Behr reminds us that God’s ways are not our ways. That God’s measure of what is good is different than ours, and that from a human, historical perspective, these things can only be understood in retrospect as within God’s providence.
The birth of the Son of God happened in a culturally scandalous, unexpected, unacceptable way. Moreover, for a virgin to be with child was not only unexpected, it was impossible! Besides being scandalized, what other reaction would one have?
Right, people might say, a “virgin” having a baby…and I’m Santa. Good one, Mary.
But that’s just the point of all of this: God has so carefully prepared the way for the birth of His Son into human history that He has even made room to include (and, indeed, given starring roles to) some extremely scandalous events and figures.
And if this is the case, then is it possible that God may make use of the scandalous and unexpected aspects of our personal stories as His Son is being born in our own hearts?
Of course, we can only really know in retrospect. But history and theology seem to point toward the possibility of a hopeful answer.
As I rethink the course of my life, even looking at things from the perspective of my 30-year-old self, I can see that what I may have considered to be shameful, what I may have considered to be something that should be hidden, is something God used to bring His Son more fully into my life.
Because there is no event that God cannot baptize and turn towards an unexpected good.
This is not to say that I want to spend my life embracing scandalous ways of life. Rather, I should not allow my own faulty, scandalous humanity to overwhelm me, as it is clear that God can bring forth the birth of His Son through the unexpected, through a genealogy of sinners.
Perhaps in this final push of preparing for the entry of Christ into the world, we would do well to inspect our lives a little more thoughtfully, to ask ourselves if there is something scandalous, if there is something shameful that God may be trying to use as He seeks to bring forth the birth of His Son in our hearts.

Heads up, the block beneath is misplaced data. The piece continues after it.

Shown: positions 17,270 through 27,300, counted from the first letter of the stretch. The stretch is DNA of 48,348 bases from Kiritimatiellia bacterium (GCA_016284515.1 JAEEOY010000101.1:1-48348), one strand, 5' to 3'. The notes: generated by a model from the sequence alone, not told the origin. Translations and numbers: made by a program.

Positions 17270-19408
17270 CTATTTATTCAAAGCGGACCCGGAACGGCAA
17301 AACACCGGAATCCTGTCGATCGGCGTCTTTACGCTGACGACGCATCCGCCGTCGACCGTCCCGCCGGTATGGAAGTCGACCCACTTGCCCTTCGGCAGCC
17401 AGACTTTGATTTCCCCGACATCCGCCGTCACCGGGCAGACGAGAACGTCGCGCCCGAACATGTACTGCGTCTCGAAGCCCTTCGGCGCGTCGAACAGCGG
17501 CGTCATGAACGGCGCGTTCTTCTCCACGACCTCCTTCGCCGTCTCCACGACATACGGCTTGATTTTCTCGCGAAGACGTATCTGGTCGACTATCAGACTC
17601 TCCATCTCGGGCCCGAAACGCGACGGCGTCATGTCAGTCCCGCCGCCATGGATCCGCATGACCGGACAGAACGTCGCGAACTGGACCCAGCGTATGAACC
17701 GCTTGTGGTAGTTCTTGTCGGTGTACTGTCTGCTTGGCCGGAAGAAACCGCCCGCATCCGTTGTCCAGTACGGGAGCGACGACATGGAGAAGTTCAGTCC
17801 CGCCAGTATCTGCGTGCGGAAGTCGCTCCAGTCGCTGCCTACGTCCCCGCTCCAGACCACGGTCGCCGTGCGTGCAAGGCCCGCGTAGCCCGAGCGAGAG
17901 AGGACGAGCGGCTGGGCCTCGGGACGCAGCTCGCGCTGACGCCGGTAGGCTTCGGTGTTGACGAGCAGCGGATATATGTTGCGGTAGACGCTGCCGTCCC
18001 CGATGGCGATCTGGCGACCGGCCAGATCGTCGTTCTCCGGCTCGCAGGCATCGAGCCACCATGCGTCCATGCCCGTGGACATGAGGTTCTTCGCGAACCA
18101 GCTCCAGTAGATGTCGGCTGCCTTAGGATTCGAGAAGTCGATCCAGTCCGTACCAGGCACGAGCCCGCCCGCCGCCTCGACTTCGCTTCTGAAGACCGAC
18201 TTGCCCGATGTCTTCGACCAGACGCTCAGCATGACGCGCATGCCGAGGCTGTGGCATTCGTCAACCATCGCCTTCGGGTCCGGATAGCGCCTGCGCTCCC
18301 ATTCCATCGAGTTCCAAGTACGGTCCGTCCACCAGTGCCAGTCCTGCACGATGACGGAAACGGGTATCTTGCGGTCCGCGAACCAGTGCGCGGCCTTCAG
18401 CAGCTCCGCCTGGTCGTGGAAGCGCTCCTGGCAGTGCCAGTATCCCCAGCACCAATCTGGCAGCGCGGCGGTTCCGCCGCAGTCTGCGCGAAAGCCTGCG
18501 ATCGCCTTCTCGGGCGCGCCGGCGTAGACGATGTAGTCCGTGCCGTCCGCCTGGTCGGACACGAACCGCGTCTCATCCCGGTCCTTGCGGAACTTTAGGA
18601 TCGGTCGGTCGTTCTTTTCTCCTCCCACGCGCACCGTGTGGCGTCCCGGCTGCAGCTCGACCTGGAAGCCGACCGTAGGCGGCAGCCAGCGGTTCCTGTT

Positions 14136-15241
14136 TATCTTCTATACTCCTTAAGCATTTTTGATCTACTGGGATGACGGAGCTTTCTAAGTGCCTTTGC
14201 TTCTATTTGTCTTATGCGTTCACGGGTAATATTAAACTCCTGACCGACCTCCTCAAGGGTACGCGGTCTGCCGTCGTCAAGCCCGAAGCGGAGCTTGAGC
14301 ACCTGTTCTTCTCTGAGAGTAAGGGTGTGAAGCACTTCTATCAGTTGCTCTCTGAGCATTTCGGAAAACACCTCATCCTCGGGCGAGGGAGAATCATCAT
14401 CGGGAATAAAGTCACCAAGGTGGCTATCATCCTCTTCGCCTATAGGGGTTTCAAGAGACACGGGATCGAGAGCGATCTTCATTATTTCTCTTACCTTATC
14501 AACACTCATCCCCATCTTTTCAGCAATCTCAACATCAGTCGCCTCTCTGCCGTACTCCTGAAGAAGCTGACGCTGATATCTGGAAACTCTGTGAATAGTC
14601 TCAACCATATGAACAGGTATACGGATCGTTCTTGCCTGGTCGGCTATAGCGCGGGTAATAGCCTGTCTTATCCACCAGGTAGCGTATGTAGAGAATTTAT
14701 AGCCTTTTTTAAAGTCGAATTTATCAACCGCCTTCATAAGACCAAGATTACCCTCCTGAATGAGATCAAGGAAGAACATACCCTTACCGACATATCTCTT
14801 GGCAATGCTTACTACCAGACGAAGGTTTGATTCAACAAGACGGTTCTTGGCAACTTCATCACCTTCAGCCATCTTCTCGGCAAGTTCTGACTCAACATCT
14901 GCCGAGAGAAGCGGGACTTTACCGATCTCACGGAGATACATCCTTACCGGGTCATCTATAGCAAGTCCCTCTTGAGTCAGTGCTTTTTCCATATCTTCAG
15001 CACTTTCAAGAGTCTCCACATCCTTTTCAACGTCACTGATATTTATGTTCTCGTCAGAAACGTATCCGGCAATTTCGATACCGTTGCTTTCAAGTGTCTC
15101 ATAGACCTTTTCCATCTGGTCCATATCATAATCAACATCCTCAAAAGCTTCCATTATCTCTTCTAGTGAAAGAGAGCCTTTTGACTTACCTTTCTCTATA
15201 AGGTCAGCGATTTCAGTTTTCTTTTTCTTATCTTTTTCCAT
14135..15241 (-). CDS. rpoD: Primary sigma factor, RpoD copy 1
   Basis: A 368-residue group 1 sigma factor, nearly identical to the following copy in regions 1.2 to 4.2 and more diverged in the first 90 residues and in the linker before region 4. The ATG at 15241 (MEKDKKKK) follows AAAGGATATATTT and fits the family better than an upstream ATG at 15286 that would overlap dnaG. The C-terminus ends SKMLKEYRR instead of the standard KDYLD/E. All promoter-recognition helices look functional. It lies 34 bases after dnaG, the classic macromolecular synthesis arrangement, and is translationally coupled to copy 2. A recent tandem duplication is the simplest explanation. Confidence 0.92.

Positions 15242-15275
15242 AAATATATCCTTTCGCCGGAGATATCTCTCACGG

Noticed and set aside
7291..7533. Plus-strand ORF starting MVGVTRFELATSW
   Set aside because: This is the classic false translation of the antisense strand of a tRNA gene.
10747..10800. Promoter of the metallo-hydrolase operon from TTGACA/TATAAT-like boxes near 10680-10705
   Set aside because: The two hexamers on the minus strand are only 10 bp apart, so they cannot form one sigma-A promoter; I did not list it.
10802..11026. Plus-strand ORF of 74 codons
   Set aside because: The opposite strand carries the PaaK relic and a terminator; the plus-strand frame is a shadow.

Of course, it won’t be until the last day that we will know for sure what God has redeemed in our lives or how He has held our personal histories in the palm of His hand. But the genealogy of Christ gives us the hope. It is the promise that there is nothing God can’t use to redeem humanity.
It is the promise that there is nothing He can’t use to redeem us.
It is the promise that, no matter the multitude of our sins, we will never have reason to despair.
It is the promise that, even amidst our personal failings and scandals, we maintain the hope of seeing everything in our personal histories culminate in Christ as He is born in our hearts.
And as we glorify Him forever.
 John Behr, The Cross Stands While the World Turns: Homilies for the Cycles of the Year (Crestwood: St. Vladimir’s Seminary Press, 2014), pp. 113-114.
Christian is a Young Adult Ministries Coordinator for Y2AM. He is a husband, father, mover, shaker, coffee drinker, sandal wearer, and CrossFitter. Christian has his MA from Azusa Pacific University in Marriage and Family Therapy and is working toward a second MA in Children, Youth, and Family Ministry from Luther Seminary. Christian and his family live in Phoenix, Arizona.